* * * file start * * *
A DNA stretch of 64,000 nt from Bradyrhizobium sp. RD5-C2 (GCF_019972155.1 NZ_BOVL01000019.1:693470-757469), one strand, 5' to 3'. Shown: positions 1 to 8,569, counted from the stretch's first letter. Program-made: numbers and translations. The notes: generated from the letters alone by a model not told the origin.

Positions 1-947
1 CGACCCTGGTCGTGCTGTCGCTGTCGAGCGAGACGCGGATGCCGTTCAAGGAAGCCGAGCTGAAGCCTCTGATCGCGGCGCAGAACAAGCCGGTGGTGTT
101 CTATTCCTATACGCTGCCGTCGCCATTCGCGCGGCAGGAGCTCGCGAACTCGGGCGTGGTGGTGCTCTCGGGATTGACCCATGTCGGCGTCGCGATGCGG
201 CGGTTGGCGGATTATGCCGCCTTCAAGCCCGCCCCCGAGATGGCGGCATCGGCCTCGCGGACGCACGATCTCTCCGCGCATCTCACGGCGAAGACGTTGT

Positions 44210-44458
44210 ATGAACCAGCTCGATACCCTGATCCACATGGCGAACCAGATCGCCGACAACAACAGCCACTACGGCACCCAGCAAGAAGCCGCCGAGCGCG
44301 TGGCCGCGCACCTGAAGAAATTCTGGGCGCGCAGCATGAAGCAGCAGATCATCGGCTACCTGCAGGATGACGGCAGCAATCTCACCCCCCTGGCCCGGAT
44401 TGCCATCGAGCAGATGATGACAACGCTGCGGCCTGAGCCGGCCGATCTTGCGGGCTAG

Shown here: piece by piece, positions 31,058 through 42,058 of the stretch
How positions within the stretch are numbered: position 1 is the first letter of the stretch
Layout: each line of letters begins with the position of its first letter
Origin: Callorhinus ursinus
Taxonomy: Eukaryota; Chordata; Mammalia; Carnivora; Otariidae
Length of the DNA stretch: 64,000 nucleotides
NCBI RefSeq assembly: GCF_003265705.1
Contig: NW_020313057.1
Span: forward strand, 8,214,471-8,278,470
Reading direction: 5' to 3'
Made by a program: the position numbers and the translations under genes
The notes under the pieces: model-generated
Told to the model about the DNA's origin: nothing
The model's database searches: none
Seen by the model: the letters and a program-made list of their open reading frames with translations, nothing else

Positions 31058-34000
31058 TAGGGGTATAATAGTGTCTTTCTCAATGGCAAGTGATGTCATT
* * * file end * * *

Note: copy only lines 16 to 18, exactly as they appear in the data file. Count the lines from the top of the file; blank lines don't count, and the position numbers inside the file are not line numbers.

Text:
NCBI RefSeq assembly: GCF_003265705.1
Contig: NW_020313057.1
Span: forward strand, 8,214,471-8,278,470